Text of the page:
We kept our home in gridlocked suburbia, but on the weekends, escaped to Wisconsin to pitch a tent on our half wheat field, half wooded piece of paradise.
Invest In Land
We taught the kids about building fires, planting apple trees, picking natural berries to eat and marking trails when hiking the property as the youngest was a toddler.
The biggest problem we encountered were neighbors who raided our berries to make pies when we were in the city during the week. And, go figure, they never offered us one of those pies on the weekends!
So that's something to consider, too. In a survival situation, how reliable and trustworthy are your neighbors or drifters who might like to help themselves to your resources? In times of scarcity, you might need additional security or hidden totes of prepackaged foods and seeds.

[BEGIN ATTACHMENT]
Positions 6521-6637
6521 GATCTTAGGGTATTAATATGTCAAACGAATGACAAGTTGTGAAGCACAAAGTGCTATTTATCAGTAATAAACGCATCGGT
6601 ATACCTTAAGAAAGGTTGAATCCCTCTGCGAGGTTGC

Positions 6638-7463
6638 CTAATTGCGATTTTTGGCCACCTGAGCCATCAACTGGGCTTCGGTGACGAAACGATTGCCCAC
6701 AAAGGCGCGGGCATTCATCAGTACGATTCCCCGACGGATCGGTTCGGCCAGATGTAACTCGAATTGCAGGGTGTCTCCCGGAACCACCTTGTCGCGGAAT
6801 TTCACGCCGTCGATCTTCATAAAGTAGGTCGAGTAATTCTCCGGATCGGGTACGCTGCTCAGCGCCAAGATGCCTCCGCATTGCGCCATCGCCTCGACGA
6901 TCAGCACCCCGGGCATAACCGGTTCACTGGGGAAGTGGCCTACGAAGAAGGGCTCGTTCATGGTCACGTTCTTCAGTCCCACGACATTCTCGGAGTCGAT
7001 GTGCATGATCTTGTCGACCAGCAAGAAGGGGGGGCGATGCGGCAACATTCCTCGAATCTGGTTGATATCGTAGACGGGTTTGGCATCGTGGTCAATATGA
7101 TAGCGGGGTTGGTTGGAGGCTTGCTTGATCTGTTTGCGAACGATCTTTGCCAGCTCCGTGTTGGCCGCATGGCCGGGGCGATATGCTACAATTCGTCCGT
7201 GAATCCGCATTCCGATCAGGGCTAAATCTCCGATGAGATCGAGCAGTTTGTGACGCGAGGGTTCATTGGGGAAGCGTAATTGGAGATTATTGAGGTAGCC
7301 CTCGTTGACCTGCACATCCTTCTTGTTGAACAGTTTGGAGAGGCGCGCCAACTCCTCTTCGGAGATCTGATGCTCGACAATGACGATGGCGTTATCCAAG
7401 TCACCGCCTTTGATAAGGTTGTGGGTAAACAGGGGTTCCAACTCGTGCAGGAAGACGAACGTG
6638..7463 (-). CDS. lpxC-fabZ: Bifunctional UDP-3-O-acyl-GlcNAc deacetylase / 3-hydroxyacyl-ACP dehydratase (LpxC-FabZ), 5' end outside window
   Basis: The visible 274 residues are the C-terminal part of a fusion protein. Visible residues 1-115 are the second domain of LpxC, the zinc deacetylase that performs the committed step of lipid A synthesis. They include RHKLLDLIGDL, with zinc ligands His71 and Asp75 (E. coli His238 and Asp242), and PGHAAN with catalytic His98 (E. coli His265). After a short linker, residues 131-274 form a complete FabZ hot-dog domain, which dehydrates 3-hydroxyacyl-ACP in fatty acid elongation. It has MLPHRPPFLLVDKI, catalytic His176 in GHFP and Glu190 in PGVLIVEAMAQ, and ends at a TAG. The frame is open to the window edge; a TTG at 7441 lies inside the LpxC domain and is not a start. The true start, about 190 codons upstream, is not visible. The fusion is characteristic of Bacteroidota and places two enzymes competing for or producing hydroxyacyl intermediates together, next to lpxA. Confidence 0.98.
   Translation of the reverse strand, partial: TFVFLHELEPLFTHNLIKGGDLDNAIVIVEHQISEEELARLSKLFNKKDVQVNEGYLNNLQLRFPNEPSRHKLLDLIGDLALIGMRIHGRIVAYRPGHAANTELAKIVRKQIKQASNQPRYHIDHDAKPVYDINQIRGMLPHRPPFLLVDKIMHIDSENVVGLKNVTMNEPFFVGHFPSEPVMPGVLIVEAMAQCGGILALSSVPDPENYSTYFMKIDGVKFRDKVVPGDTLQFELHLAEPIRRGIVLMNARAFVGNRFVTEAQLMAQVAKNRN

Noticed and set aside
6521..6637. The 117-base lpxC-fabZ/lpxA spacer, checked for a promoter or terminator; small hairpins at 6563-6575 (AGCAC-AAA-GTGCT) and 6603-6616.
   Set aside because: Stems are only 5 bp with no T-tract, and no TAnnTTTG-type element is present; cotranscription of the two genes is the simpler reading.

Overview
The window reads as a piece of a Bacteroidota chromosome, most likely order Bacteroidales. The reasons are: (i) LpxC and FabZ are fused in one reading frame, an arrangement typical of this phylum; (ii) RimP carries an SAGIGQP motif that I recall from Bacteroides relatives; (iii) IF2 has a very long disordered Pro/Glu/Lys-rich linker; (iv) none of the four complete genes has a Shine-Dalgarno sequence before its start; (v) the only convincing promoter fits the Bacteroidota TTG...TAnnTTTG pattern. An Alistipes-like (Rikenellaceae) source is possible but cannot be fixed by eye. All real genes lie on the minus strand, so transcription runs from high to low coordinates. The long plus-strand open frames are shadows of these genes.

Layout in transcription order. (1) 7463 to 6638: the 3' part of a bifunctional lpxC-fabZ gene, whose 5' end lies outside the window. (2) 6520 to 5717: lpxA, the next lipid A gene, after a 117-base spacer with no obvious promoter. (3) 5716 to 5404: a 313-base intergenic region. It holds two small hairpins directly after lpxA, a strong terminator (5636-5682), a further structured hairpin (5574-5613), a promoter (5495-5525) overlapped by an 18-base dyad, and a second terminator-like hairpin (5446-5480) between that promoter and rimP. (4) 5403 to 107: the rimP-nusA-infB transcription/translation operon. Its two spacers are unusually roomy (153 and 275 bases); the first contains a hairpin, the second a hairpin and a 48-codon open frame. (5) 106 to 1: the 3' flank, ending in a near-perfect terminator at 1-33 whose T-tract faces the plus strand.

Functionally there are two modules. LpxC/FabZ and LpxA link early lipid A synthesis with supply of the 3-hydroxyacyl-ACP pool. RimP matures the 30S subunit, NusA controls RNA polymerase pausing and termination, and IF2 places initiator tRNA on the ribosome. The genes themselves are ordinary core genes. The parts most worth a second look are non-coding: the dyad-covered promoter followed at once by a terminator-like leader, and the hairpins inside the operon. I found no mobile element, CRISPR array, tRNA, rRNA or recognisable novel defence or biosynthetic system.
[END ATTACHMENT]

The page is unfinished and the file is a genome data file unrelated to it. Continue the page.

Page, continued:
There are simple totes you can buy and store in your car with everything from jumper cables, flares, and fire extinguishers to food and water. I always kept a simple potty and an extra package of diapers for the kids or grandma.
Below is a recommended list of items to pack into a tote that you always keep in your trunk:
- two changes of clothes for each family member
- extra hats, socks, and gloves
- umbrella or ponchos
- diapers, formula, potty pail
- hand sanitizer
- bottled water or water filtration
- snack food including energy bars
- simple games and survival books
- no spill gas can with a fuel stabilizer
- quarts of oil
- roadmaps and/ or GPS
- flashlight with extra batteries
- battery powered or crank radio